Apart from some anxiety about whether you think you are ready to be sending them off to school (something I am sure all parents worry about as the day gets closer!), you may also have some concerns about whether they are really ready for Prep…
So we are super-excited to have guests Christine Wyatt, Occupational Therapist and Kate Davis, Speech Pathologist from Boost Therapy with us this week to share some useful tips to help us first-time parents figure out whether our precious cherubs are ready for Prep… Part 1: Is your child Prepped for Prep?
The last 12 months has seen some of the biggest celebrities either give birth, adopt, or fall pregnant. For today’s post we thought a little fashion drool-fest was in order to inspire the maternity wardrobe for some of our sorellas who are expecting, and for the new mummies out there in the playgrounds or off to school pick up!!
I had prepared myself to see over-styled, unachievable ensembles, however I was relieved to instead find everyday casual looks that are absolutely attainable for all of us lacking a full-time stylist!
Yep – maternity and mummy-chic is about a throw-over pretty print dress, practical jeans so you can pick your child up from the sand-pit, flats or trainers to get you to the school gate on time, and comfy tops or jackets to give you a little style yet let you move freely to juggle your child, nappy bag, pram and other daily mummy essentials.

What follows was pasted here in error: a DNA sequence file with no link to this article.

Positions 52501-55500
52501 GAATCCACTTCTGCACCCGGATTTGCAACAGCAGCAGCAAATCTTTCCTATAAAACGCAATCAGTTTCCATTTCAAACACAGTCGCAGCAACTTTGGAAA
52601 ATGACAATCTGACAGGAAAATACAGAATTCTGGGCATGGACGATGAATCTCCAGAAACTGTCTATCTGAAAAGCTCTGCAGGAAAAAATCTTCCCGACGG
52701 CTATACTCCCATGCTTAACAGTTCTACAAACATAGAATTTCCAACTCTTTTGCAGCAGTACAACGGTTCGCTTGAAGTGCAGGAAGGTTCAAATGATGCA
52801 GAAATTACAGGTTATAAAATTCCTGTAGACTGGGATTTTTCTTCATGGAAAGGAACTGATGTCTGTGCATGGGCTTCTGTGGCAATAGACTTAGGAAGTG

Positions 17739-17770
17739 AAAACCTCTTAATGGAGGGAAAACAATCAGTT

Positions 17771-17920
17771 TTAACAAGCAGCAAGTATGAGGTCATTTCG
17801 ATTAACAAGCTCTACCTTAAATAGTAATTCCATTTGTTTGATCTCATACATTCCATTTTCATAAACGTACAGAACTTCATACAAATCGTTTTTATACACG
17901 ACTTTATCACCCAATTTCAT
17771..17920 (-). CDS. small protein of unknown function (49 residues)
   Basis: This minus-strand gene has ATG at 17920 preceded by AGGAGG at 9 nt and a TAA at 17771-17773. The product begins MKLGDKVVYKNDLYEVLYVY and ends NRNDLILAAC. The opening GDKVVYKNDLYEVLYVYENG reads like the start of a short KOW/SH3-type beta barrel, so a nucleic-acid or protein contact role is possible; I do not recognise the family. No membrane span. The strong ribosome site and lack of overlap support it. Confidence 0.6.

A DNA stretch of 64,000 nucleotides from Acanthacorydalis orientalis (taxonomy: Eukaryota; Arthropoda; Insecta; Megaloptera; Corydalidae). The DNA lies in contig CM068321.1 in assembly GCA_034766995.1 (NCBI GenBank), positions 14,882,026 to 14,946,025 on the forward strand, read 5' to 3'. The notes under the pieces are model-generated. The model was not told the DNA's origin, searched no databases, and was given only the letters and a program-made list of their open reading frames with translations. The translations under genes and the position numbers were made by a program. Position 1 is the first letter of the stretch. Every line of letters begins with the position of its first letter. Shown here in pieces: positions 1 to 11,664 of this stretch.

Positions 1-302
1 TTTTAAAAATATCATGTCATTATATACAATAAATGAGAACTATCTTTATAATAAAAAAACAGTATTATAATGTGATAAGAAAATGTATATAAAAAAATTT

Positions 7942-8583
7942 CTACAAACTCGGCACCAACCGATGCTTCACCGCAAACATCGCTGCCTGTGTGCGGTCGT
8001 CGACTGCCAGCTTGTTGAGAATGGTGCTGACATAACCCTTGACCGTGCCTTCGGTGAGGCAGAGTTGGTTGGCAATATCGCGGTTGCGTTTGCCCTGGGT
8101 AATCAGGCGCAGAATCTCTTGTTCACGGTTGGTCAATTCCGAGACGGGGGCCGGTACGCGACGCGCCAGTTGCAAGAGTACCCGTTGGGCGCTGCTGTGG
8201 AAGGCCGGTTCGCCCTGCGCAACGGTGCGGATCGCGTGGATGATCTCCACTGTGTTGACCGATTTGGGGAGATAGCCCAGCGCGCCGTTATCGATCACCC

And let me tell you, most of these pics show limited hair & make-up work too (and we all know how achievable THAT is)!
We can’t start a post like this and not feature Sarah Jessica Parker at the top. Would you agree that she epitomises casual mummy-cool?
The back to school dramas dragged out as Alisha took on the budget department store lunchbox aisle – and lost.
A quick whip out to the shops – baby boy needs a lunchbox for Kindy. Yes, I have left it to the day before to purchase! I do feel bad. My daughter had a beautiful Tinkerbell lunchbox when she started Kindy – personalized with her name on it too. I promised myself he would have all the special things she had…but nevertheless, here I am trying to find him a lunchbox they day before. Oops. Continue reading →
It’s that time of year – back to school. For many parents, facing the first day of school for their little one is a bit of a tear-jerker. Alisha shares her own story of the first step towards that fateful day. Her daughter’s first day of day care.
This is Little L on day care day 1
All smiles about the pending adventure with her new pink bag
My daughter was 18 months when I returned to work. Secretly, I didn’t mind the idea of going back. I hadn’t fully let go of the career I wanted and I was still uncertain about who I would be if I didn’t have this aspect in my life.
She was a pretty good talker early on so asking for what she might need wasn’t a worry. I did wonder though how she would keep up on the climbing equipment, if the Carers would be there to help take the lid off her yoghurt and what to do when that boy with the dirty face pushed or bit her (which inevitably happened!). After dropping her off I drove on to work, bawling my eyes out, and felt incredibly guilty. Every morning from then I had to remind myself not to do my mascara until I arrived at the carpark at work. Putting it on at home just wasn’t working out! Continue reading →